Saturday, July 19, 2008

#42 tried out Verizon Navigator

I've had a GPS as a hiking/backpacking navigational backup/curiosity for years, have a couple of friends who have street navigation GPS systems in their cars, and have myself rented a car once or twice that came with a GPS. They do seem useful when on unfamiliar turf...

I recently replaced my cell phone with a little better phone and saw that Verizon has a program that runs on a number of their phones called Verizon Navigator, available for a monthly charge if you use it a lot, and for a daily "just when you need it" charge if you're normally in familiar surroundings.

I had my doubts about this in a phone versus a larger dedicated GPS, but I have to say after trying it on several routes I've been kind of impressed. You put in the address of your destination and it then speaks out directions to you about approaching turns coming up and recomputes your route when you miss a turn -- this allows the driver to stay focused on the road.

It also has directory lookup functions for specifics names of businesses, or finding nearby restaurants, gas stations, or even local movie theatres and movie times.

In addition to the charge for using Navigator on a monthly or daily basis, it also eats a few of your airtime minutes: a minute or two when you initially set up your route, and then a minute anytime you miss a turn to recompute route directions.

  • easy to use
  • seemed accurate
  • gave suitable advance notice of approaching turns
  • when setup before driving and using a headset, much more convenient and safer than referring to maps or written instructions, especially for solo drivers
  • recalculated directions after missed turns reasonably fast
  • when travelling or renting a car, I'm already familiar the unit and ready to go
  • could be used conveniently walking in a city
  • small phone screen shows street name of next turn, distance to next turn, and direction of next turn (easy to glance at quickly if need be)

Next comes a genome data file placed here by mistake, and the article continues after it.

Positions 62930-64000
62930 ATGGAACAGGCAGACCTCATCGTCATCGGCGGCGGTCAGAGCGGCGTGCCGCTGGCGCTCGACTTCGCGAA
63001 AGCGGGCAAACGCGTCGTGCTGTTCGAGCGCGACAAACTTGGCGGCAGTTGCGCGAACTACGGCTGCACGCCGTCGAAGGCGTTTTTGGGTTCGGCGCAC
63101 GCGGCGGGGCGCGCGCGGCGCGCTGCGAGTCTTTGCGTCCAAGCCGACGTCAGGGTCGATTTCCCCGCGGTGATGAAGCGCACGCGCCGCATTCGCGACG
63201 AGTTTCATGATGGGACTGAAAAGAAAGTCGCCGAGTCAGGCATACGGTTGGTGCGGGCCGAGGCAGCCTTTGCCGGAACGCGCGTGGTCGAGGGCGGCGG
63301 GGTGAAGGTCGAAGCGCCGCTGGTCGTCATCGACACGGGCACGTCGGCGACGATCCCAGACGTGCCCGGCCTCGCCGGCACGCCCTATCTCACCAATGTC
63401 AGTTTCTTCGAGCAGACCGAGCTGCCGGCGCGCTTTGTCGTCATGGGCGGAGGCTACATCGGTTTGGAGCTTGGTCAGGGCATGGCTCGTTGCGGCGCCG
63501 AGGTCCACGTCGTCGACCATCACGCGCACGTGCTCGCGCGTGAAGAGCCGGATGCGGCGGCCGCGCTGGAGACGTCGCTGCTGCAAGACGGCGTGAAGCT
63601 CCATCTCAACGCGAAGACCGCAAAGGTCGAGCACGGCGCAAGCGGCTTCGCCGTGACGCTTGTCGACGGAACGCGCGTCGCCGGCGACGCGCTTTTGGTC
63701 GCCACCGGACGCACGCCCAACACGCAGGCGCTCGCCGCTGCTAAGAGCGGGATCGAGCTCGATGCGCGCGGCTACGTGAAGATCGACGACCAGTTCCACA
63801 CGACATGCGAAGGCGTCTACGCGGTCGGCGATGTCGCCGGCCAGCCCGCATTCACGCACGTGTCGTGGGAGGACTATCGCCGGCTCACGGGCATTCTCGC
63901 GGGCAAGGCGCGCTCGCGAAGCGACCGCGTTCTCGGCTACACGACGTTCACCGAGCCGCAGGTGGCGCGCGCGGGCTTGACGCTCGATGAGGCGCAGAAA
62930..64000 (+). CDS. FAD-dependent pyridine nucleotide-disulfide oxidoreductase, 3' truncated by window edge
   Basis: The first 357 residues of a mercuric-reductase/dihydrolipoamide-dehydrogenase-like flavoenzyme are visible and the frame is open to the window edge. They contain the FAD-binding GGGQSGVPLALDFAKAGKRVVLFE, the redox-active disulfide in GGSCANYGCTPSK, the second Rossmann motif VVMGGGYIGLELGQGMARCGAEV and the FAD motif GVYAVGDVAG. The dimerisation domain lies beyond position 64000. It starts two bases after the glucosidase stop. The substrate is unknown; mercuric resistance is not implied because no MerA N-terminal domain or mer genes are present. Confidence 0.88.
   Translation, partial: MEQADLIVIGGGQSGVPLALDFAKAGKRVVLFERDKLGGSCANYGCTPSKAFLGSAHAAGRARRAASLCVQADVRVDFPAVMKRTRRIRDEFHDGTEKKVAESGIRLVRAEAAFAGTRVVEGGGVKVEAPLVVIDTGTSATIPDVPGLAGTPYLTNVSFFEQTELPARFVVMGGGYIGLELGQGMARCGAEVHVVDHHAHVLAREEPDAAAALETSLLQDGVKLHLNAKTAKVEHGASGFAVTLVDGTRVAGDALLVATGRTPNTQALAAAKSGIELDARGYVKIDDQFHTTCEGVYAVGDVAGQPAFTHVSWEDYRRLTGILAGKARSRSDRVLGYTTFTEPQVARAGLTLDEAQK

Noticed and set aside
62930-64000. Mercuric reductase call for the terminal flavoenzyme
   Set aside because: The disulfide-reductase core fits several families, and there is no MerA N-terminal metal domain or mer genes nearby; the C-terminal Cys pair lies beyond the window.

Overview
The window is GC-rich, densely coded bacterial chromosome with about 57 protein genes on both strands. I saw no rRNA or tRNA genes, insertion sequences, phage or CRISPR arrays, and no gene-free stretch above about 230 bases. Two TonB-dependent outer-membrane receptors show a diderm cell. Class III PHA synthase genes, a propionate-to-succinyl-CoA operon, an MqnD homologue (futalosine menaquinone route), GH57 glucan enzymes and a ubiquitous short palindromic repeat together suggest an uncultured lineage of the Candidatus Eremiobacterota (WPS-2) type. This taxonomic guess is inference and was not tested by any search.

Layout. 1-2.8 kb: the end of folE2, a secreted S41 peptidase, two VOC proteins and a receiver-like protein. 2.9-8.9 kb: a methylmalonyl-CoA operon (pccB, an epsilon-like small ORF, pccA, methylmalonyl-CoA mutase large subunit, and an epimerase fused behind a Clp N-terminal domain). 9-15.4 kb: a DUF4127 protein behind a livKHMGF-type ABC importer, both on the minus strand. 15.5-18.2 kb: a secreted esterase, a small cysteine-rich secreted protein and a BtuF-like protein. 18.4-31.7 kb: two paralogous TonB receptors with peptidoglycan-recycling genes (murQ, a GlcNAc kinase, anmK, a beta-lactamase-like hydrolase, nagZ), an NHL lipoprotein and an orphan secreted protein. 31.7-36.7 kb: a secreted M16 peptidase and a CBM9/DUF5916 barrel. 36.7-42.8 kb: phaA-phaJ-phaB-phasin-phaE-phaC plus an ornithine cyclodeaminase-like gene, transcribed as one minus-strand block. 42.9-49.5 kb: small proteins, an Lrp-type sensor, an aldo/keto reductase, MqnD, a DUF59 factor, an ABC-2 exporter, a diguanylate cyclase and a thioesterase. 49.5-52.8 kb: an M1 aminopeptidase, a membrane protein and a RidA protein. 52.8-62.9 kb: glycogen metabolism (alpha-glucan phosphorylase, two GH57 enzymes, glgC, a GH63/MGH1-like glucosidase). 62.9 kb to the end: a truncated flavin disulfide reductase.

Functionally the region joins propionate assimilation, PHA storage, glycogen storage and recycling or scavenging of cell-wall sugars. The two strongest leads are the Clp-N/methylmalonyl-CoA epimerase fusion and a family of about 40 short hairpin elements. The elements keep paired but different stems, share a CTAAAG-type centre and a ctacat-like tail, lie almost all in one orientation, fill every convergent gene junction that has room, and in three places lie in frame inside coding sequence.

• cost money, but well worth it when the conditions are right (meaning wrong?)
  • voice pronunciation of street names is approximate with some names, especially Spanish ones, mispronounced (but still understandable)
Overall, I can see using it from time to time when trying to find a difficult or unusual local destination, and definitely when travelling in unfamiliar cities. I'm lucky since I get a good deal on the feature due to a corporate discount program, but even if I didn't, I think I would use it from time to time on the day rate when travelling in strange cities.


  1. I hope they are using better mapping data bases than in the past. One time, I suggested to a travelling friend that she get her directions to my house (near downtown Prescott, BTW) from one of the on-line map sites. Later I took a look at the suggested routing, which went over two cliffs. Seems that some of the city maps don't make a distinction between roads and right-of-ways...

  2. granny j -- yep, I know what you mean... When I was trying this out to one local destination it inexplicably took me around a block an unusal way, adding about one mile to the route. The only possible explanation I could come up with was that it felt I should make a right turn into the shopping center rather than a left turn. But I got there.

    I've done worse as a passenger with a map on occasion... *smile*


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